Yitro: The Operating Manual by Deirdre Gabbay

Parshat Yitro, in the book of Exodus, contains the beginning of the story of the Revelation at Sinai. The story of Revelation begins here, but the telling unfolds in a complex, layered piece of narrative origami. The halakhic midrash of one second century commentator adds an additional fold, and centers the promise of Shmita in the telling of the courtship between G-d and Israel.

The Mekhilta d’Rabbi Yishmael’s commentary on Parshat Yitro suggests that the wedding ceremony between G-d and Israel, if you will, took place the day before the Revelation; that it was on the Fifth Day of Sivan that Moses read from the book of the covenant to the children of Israel, and they responded in enthusiastic unison, “Kol asher diber Adonai na-aseh v’nishma!” as a form of “I Do!”

This text suggests further that Moses read a specific section of the law to us, drawing forth this spirited assent. The midrash tells us that Moses starts his reading with Leviticus 25:1-3:

“And the Lord spoke to Moses on Mount Sinai, saying … then the land shall rest a Sabbath to the Lord. Six years shall you sow your field, etc.”, sabbatical years, Jubilee years, blessings and curses. What is written at the end? (Leviticus 26:46) “These are the statutes and the ordinances and the Torah that the Lord gave between Himself and the children of Israel on Mount Sinai by the hand of Moses.”

This is an evocative midrash because it suggests that Shmita represents the very heart of Torah: the requirements, and also the promise and the peril of living as a social community with responsibility for maintaining just and enduring relationships among human beings, and also between human society and the land. Do this and you will be blessed with security and abundance; fail and consequences will ensue, until you ultimately become exiled from the land.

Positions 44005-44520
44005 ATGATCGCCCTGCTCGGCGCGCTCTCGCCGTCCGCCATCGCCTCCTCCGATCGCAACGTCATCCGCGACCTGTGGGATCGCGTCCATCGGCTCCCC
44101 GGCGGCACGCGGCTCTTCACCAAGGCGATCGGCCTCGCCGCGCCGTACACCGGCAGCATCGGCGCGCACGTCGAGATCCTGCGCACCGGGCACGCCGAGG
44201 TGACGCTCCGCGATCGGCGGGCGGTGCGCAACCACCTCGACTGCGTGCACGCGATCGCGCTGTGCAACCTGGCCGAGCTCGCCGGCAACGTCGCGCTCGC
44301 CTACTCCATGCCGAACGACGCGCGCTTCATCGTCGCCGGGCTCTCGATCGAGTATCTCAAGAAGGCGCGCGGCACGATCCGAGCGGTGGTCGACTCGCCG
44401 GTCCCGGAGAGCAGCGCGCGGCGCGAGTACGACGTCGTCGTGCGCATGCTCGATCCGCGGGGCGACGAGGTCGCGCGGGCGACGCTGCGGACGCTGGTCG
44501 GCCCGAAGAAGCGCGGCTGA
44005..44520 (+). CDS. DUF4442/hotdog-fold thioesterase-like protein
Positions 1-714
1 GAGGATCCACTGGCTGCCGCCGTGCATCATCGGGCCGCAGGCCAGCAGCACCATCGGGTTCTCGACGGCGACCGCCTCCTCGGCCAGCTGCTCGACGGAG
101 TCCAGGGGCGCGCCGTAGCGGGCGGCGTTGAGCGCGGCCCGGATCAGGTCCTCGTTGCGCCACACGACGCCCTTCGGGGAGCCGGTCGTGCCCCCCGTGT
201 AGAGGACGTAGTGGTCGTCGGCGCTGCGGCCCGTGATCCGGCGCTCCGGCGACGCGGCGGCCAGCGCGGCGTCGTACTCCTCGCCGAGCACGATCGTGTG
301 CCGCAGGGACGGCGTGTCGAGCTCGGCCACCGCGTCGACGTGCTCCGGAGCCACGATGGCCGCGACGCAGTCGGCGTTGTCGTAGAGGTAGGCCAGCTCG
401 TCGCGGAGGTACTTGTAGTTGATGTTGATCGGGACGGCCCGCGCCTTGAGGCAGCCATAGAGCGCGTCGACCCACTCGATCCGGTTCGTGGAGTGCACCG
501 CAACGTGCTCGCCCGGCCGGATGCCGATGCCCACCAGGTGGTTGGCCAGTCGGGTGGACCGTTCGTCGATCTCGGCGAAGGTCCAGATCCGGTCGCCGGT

What if laws of Shmita function as a sort of operating manual for the holy task of entering the land with integrity? What if we have never truly taken these laws to heart in the past, but interpreting them now, in our day, is our urgent task?

We see the warnings all around us in the daily headlines, reporting the consequences of unfettered exploitation of both the human being and the generous hand of God as represented by the land. Is it any wonder that the call of Shmita, which was once only a whisper, is growing louder?

The time has come to study these texts, pull at their edges, and bring them to life, if we wish to experience the manifold blessings their promise contains.


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Deirdre Gabbay is a member of Congregation Beth Shalom in Seattle and a board member of Washington Interfaith Power & Light/Earth Ministry. She blogs at www.shmitainseattle.com and is the director of The Shmita Project Northwest.

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